This is not a relaxing weekend for me. As I write this, I am putting off going back to the office and doing some writing that was left unfinished from last week (aarrrgh) and I have various other things troubling me. But I did take the time to go to the 10:30 mass at the Church of St. Mark, as promised.
For the first time that I can remember, I walked to church. It's almost a mile away, so I suppose in L.A. terms that's driving distance, but after the long commutes to Christian Assembly I took a certain pleasure in going on foot. I got there early, spent a while hunting down the restrooms (the main ones were being renovated, so I had to go off to the deacon's hall), and came into the sanctuary by a side door.
The church was bigger than I had expected from the website. It's probably the biggest hall I've been in so far, with a very high ceiling. The room was an odd mix of traditional and modern. It had plain, uncushioned wooden pews and stained-glass windows (though rectangular, abstract ones) and a statue of the crucified Jesus hanging over the altar. But the statue was hung on some amazingly ugly wood paneling that looked like it would go better with a pool table than an altar.
I noticed also that on either side of the altar were painted statues of Mary (on the left) and Joseph with the baby Jesus (on the right). I couldn't help noticing they look almost exactly like giant versions of these little figurines I had when I was a kid. It may sound odd that I had them, but I saw them in a drugstore somewhere and was seized by one of these kid fancies, and begged my mother to get them for me. I regarded them as toys though, and looking at them now it was hard not to see them as really big toys.
Anyway, the church was about half full. The priest remarked that there were fewer people there than usual, probably because of the triathlon this weekend. The most striking thing about the congregation, compared to other churches I've been, was how multicultural it was. There were people of all colors in the pews, the priest was a cheery, rotund Irishman, and one of the readers was also a foreigner, probably Filipino. There's apparently an all-Spanish service at noon, but a few of the songs were in Spanish even in this otherwise English liturgy.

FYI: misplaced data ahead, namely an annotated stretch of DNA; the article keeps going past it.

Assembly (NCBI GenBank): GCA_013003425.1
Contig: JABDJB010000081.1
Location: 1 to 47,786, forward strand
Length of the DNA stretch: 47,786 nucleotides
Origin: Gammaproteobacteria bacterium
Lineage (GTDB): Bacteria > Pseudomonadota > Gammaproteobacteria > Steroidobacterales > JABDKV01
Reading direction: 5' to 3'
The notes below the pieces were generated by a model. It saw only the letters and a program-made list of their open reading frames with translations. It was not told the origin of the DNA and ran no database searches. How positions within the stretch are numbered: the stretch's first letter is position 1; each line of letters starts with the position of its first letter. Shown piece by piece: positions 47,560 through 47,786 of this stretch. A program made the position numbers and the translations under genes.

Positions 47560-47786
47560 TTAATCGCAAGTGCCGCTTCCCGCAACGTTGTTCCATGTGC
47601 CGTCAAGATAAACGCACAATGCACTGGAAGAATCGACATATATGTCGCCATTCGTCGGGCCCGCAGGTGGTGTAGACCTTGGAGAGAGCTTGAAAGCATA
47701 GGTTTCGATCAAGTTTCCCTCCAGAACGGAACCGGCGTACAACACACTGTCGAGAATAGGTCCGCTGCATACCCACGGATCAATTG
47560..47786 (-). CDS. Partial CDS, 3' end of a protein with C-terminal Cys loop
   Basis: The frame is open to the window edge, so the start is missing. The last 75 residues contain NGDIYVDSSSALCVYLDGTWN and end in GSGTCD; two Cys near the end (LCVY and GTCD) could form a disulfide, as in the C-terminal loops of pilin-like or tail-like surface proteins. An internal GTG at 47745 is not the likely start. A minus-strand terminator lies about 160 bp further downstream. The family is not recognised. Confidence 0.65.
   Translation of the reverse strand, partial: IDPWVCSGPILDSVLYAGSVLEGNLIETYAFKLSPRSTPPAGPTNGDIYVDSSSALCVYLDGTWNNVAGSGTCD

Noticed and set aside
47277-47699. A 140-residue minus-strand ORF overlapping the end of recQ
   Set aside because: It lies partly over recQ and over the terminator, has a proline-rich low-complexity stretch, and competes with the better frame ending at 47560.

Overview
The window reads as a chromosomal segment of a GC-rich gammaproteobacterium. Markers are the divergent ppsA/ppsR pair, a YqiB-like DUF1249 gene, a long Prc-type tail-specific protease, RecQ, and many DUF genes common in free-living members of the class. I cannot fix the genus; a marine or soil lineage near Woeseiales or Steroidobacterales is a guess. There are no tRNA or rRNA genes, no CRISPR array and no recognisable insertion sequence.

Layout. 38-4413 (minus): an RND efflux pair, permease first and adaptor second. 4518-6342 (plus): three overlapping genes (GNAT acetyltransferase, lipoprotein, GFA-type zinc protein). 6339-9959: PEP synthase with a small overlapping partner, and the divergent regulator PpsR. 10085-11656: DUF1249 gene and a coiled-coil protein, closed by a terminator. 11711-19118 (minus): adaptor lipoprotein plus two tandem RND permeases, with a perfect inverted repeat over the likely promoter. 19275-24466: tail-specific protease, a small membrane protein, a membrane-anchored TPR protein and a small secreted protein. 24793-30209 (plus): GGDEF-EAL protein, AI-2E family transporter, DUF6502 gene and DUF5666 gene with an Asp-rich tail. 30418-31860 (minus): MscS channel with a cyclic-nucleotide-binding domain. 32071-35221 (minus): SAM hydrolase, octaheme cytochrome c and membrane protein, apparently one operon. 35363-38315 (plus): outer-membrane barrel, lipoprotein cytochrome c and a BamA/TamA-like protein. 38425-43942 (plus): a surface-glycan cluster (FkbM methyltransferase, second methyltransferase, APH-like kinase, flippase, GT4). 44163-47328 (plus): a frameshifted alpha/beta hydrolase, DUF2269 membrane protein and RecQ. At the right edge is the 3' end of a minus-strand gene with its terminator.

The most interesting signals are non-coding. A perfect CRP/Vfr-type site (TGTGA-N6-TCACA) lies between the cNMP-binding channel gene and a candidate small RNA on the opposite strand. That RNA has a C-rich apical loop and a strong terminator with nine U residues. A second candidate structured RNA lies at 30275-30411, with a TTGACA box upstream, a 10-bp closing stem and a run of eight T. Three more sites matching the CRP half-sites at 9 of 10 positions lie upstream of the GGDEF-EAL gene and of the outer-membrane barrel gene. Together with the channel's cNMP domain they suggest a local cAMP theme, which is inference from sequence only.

Once the service started, I realized that in my sidelong entrance to the sanctuary I'd neglected to pick up a liturgy. I briefly considered going back and trying to find one, but decided to rely on that traditional Christian practice known as "winging it." It actually wasn't that hard, though of course I didn't participate as fully as usual. The choir leader, apparently a classically trained mezzo soprano, was very good at leading. Before every song she'd announce which hymn in the missal it was, mentioning the number twice, and give everybody time to find it. She also did helpfully big hand gestures to indicate what parts we were supposed to join in on.
The liturgy was in many ways similar to the Lutheran one last week, but the Lutheran one actually seemed more traditional. The Catholic songs all dated from the 1980s, and there wasn't the cool interweaving of music and speech that seems like a holdover from the past. The choir was small and casual, and I noticed this was the first church I remember going to that used a piano for its music, as opposed to an organ or (at CA) a rock band.